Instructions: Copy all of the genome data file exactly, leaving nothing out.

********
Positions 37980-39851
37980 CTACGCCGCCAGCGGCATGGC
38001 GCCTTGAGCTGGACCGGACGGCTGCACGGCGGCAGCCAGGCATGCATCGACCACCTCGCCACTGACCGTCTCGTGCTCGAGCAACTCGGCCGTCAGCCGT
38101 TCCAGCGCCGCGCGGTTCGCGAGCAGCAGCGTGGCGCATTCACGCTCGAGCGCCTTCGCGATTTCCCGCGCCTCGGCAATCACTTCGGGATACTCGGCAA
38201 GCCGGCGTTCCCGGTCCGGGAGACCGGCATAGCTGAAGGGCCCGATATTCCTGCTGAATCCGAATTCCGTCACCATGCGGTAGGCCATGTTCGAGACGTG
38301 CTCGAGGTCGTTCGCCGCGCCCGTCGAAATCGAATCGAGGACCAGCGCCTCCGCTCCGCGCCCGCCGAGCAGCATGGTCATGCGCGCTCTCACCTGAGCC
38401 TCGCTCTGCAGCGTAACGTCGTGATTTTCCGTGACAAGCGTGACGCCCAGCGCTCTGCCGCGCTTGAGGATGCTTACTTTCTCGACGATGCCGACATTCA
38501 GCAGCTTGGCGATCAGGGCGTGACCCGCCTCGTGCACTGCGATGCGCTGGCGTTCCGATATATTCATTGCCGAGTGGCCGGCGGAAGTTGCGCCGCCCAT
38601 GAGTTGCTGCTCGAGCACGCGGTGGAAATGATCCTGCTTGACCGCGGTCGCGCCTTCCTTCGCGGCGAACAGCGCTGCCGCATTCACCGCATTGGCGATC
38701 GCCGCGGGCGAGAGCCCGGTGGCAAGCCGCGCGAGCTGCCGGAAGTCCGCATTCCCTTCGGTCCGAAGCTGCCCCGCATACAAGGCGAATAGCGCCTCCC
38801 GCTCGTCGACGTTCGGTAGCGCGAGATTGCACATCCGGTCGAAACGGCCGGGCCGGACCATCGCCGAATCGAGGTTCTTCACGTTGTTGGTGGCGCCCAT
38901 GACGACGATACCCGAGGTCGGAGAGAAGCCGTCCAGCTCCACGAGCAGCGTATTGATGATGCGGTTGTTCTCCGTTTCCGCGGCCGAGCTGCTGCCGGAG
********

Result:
Positions 37980-39851
37980 CTACGCCGCCAGCGGCATGGC
38001 GCCTTGAGCTGGACCGGACGGCTGCACGGCGGCAGCCAGGCATGCATCGACCACCTCGCCACTGACCGTCTCGTGCTCGAGCAACTCGGCCGTCAGCCGT
38101 TCCAGCGCCGCGCGGTTCGCGAGCAGCAGCGTGGCGCATTCACGCTCGAGCGCCTTCGCGATTTCCCGCGCCTCGGCAATCACTTCGGGATACTCGGCAA
38201 GCCGGCGTTCCCGGTCCGGGAGACCGGCATAGCTGAAGGGCCCGATATTCCTGCTGAATCCGAATTCCGTCACCATGCGGTAGGCCATGTTCGAGACGTG
38301 CTCGAGGTCGTTCGCCGCGCCCGTCGAAATCGAATCGAGGACCAGCGCCTCCGCTCCGCGCCCGCCGAGCAGCATGGTCATGCGCGCTCTCACCTGAGCC
38401 TCGCTCTGCAGCGTAACGTCGTGATTTTCCGTGACAAGCGTGACGCCCAGCGCTCTGCCGCGCTTGAGGATGCTTACTTTCTCGACGATGCCGACATTCA
38501 GCAGCTTGGCGATCAGGGCGTGACCCGCCTCGTGCACTGCGATGCGCTGGCGTTCCGATATATTCATTGCCGAGTGGCCGGCGGAAGTTGCGCCGCCCAT
38601 GAGTTGCTGCTCGAGCACGCGGTGGAAATGATCCTGCTTGACCGCGGTCGCGCCTTCCTTCGCGGCGAACAGCGCTGCCGCATTCACCGCATTGGCGATC
38701 GCCGCGGGCGAGAGCCCGGTGGCAAGCCGCGCGAGCTGCCGGAAGTCCGCATTCCCTTCGGTCCGAAGCTGCCCCGCATACAAGGCGAATAGCGCCTCCC
38801 GCTCGTCGACGTTCGGTAGCGCGAGATTGCACATCCGGTCGAAACGGCCGGGCCGGACCATCGCCGAATCGAGGTTCTTCACGTTGTTGGTGGCGCCCAT
38901 GACGACGATACCCGAGGTCGGAGAGAAGCCGTCCAGCTCCACGAGCAGCGTATTGATGATGCGGTTGTTCTCCGTTTCCGCGGCCGAGCTGCTGCCGGAG